Thurla Industrial Park has been strategically developed as a dedicated industrial precinct, providing industrial businesses the opportunity to be located within a non-urban location, minimising impacts to surrounding neighbours, but with the added bonus of being a short drive to other commercial and retail facilities, and residential accommodations ...more
Thurla Farms
R.M.B 150 Red Cliffs,
Victoria, 3496, Australia.
Ph: +61 (0)3 50241203
Fax: +61 (0)3 50242285  

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Figure 13: Thurla Structure Plan, extract from Mildura Planning Scheme, Municipal Strategic Statement (Clause 21.04)
Figure 14: Zoning Map
Zoning Map Legend:
Figure 15: Overlay Map
Thurla Industrial Park
Town Planning
The property is also subject to the Design and Development Overlay 4 (DDO4) as per the Mildura Planning Scheme. The purpose of the overlay is to encourage attractively designed industrial estates, buildings and sites.
Town Planning:
The Mildura Planning Scheme states within the “Vision and Strategic Land Use Framework”, (Amendment C38, 30th October 2008) that, in the Year 2030: The Mildura Rural City Council (MRCC) will have a population of approximately 86,000;

That the region’s industrial needs will be well served by established and well designed urban and non-urban industrial precincts at Mildura, Red Cliffs, Irymple, Merbein, Thurla and Kulkyne Way.

Within the “Strategic Directions” of the Mildura Planning Scheme, it is stated in Objective 4 that MRCC will provide an adequate supply of industrial zoned land and direct future industrial development to appropriate locations. The strategy is to encourage short term development of land at Thurla and Kulkyne way for industrial land uses which may require significant land holdings and/or buffer distances to sensitive land uses. The implementation also states to: “Promote and encourage the relocation of the freight gate from Mildura CBD to Thurla”.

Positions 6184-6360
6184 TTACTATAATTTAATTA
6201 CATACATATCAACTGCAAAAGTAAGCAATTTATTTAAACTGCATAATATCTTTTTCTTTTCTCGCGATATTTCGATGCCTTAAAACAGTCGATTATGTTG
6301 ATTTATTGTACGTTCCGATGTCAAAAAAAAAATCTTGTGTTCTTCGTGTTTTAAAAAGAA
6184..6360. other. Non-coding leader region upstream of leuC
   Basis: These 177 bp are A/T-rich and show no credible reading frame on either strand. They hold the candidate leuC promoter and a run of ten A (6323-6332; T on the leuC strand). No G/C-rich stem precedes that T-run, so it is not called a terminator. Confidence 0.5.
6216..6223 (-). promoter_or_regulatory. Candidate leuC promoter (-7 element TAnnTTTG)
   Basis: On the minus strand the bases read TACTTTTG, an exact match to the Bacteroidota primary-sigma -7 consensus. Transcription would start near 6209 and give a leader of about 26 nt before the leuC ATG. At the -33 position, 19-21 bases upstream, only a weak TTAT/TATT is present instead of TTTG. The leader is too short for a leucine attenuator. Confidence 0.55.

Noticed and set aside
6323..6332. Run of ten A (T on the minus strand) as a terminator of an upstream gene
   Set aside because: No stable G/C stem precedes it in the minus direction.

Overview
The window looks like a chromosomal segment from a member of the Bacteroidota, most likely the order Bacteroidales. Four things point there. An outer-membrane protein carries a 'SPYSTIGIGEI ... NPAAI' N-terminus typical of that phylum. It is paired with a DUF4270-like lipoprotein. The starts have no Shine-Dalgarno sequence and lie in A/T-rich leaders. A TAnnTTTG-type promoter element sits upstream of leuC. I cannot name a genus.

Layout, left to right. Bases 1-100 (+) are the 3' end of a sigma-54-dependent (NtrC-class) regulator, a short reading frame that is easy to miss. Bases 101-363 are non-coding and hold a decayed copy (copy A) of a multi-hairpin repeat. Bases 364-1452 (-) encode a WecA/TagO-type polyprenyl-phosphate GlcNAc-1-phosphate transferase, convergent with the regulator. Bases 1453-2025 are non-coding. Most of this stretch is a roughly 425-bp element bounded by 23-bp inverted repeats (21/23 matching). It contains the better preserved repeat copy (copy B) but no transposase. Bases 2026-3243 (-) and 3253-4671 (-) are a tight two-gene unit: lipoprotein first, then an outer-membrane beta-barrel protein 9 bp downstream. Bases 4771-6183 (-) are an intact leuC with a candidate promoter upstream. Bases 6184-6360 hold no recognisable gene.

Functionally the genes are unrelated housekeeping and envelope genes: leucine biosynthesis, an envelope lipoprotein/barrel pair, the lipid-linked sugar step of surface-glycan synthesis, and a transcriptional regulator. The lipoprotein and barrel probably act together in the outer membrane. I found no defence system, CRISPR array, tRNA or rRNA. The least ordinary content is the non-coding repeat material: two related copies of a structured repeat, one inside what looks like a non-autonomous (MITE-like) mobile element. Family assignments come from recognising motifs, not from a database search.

“Mildura Rural City Council has acknowledged the need for adequate industrial land to grow the region’s opportunities, as identified in the 2006 Industrial Land Strategy. A key development is the Thurla Industrial Estate located approximately 10 kilometres from Red Cliffs. Sites within the Thurla Industrial Estate have been earmarked for heavy industry such as road transport, fuel distribution and manufacturing. It is also anticipated that one stage of the Thurla development will be a sustainable eco-industrial park”.

As per the Mildura Planning Scheme the land is zoned Industrial 1 (IN1Z) which seeks to provide for manufacturing industry, the storage and distribution of goods and associated uses in a manner which does not affect the safety and amenity of local communities.
Council Vision:
Following the 2006 Industrial Land Strategy, Mildura Rural City Council acknowledged the need for adequate industrial land to grow the region’s opportunities and demand. The key development was identified to be the Thurla Industrial Park. Sites within the Thurla Industrial Park have been earmarked for heavy industry such as road transport, fuel distribution and manufacturing. It is also anticipated that one stage of the Thurla development will be a sustainable eco-industrial park.

The area, locally known as Thurla, has been designated as the preferred site for the relocation of the Mildura freight gate, in line with the Mildura Transport Plan. An intermodal freight centre, together with the relocation of fuel depots from Mildura, freight yards and possibly grain facilities, is a Council preferred option. The proposed Mildura Freight Centre, on present indications may be eventually sited on the vacant land on the opposite side of Benetook Avenue.